COP26 has passed but it has created a momentum for local governments to not only enhance their ambitions for better climate action, but to also focus on the human lives behind the facts and numbers being discussed at the global conference.

In fact, on the 11th November, COP26 dedicated a day to highlighting the role of cities and regions for an accelerating climate action, as it will contribute to keeping the 1.5 C degrees within reach according to the Paris Agreement. On the same day, the LGMA constituency organised a Local and Regional Governments’ Day, where it was coupled by UCLG’s Policy Council on Safer, Sustainable, and Resilient Cities.

Representatives of national and local governments convened to discuss how climate issues and health are interlinked, particularly as the COVID-19 pandemic has highlighted the vulnerability of our planet – originated in humankind’s way of living.

During COP26’s special day for cities and regions, various discussions are once again emphasizing how collaboration and actions taken by all levels of governments and stakeholders is pivotal to enhance ambition and pass to the next step of the Paris Agreement. In this policy council, local governments’ role was highlighted, being agile and adaptable in leading cities to be hubs of innovation, while at the same time protecting those most vulnerable to the impacts of climate change.

Here are some of keys takeaways from the Policy Council, which also discussed how to develop relevant inputs on resilience called Pact for the Future, which involved preparing better responses to the pandemic and other shocks and stresses such as the climate emergency, pollution and biodiversity loss.

Being part of the LGMA constituency, UCLG Secretary General Emilia Saiz pointed out that this constituency is committed to redefine quality, change the way we relate to nation, and that local governments have the knowledge and advantage to promote transformative policies, such as ones related to tackling climate change.

In this spirit, Aisen Nikolaev as Head of the Republic of Shaka reminded attendants that multi-level action will always be the key to addressing undeniable changes in our climate and overall ecosystems. “The threats will rise, the arctic is warming twice as fast as the rest of the Earth. The fight with climate change must involve all interested parties,” he said, which was also echoed by Rob Metz as Mayor of Soest, where cities are at the core of sustainable recovery with “Global issues require direct action on the ground.”

As a result, Marina Otto as Head of Cities Unit at UNEP, proposed to discuss on how to leverage that message and show how actions by local and regional governments contribute to the Stockholm+50 process.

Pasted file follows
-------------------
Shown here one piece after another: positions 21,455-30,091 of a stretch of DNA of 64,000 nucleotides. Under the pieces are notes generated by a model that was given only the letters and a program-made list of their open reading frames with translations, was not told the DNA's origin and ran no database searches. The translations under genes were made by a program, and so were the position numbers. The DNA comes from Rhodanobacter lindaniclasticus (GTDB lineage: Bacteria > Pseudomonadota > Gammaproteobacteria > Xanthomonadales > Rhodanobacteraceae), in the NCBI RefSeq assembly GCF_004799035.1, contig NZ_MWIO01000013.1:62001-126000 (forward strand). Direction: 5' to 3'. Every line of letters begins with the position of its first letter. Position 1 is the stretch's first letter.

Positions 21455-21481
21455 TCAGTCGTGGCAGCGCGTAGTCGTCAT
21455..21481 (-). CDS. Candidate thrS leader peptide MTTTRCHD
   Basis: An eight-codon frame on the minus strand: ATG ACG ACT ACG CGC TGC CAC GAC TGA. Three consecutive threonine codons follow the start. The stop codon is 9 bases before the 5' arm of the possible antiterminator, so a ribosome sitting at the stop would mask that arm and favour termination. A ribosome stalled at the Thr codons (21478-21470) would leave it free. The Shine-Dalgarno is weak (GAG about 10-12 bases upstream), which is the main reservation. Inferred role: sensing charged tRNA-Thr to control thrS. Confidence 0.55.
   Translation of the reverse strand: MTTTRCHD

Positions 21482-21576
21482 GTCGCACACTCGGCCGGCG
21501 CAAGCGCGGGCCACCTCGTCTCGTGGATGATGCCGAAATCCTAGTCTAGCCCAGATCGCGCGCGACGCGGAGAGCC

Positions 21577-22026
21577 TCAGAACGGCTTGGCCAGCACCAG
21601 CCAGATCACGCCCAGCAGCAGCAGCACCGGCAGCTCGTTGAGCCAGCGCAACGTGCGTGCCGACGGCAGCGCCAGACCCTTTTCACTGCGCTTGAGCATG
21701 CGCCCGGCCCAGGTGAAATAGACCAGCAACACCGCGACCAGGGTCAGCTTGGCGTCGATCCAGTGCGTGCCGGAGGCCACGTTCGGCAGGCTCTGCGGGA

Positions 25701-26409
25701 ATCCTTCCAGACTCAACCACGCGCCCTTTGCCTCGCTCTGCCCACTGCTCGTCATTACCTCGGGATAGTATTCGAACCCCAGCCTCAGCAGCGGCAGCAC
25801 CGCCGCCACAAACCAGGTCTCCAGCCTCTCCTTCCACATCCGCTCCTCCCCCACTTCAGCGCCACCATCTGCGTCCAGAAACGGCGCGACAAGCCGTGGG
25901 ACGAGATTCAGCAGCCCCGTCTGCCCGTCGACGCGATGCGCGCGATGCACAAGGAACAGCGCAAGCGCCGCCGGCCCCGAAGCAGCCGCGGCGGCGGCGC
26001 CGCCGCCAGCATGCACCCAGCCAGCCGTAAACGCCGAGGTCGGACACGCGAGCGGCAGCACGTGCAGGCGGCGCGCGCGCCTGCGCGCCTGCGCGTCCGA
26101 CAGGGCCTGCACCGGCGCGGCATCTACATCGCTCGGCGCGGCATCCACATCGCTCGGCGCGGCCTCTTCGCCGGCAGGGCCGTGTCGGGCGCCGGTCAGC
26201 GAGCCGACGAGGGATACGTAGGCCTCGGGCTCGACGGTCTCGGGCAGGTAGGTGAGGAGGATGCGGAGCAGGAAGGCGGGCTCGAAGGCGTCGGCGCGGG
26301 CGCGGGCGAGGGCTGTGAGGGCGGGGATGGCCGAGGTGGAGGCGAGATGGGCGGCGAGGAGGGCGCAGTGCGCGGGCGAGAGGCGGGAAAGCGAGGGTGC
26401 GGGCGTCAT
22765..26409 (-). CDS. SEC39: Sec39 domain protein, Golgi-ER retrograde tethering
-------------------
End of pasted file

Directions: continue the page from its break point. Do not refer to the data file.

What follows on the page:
However, climate action plans and development processes in general need to take into account the role and possible contributions to resilience of informal settlements that experience some of the most direct impacts of climate change, for example. This was emphasised by Greg Munro as Director of Cities Alliance as he brought to the debate that informal settlements are more vulnerable due to lack of infrastructure and services. “To create resilient cities, we need to listen to the people living in informal settlements,” he reminded.

Still, in the light of all urgency, the Policy Council also aimed to acknowledge best practices of cities that have been contributing to prioritising sustainable development, such as the first-ever VLR (Voluntary Local Report) implementation carried out by the New Taipei government. Chingyu Yao, DirGen of Secretariat of the New Taipei Government explained how working for the first time on the VLR in her city, localising the SDGs has been made utmost priority. They have even succeeded in raising awareness among the communities.

The second part of the policy council, as facilitated by Firdaous Oussidhoum (UCLG’s Special Adviser to the Secretary General) then provided the chance for open discussion and set the context by declaring that local governments are essential parts of COP26. “The role of local governments in the COP26 negotiations should be advanced because they are the closest to the transformation that citizens are asking for,” she said.

One of the most important pathways for change and contributions to the Paris Agreement was culture, particularly in shaping how everyone thinks about climate change, and the best ways to adapt, as brought forward by Andrew S. Potts as coordinator of Climate Heritage Network. “There is no pathway to keep warming below 1.5C without culture, because it entails how we rethink our societies, including production and consumption patterns,” he said. This statement was met with a positive response, such as one from Simone Giovetti from Cités Unies France, who agreed that strengthening connections with civil society means “directly strengthening people’s living conditions,” he added.

Therefore, UCLG Secretary General, Emilia Saiz also positively concluded the Policy Council by saying that in the context of climate change, emission reductions should be on the top of our agendas, but we must remember that local governments could rejoice in the abilities to reach out to the deepest levels of communities and identify the solutions needed most to achieve a recovery that is inclusive and resilient. “We need to commit to the race to zero, but also ensure that those have not reached a certain level of development have different options and that we sacrifice the most and try to find alternative solutions,” she encouraged.


By KM Team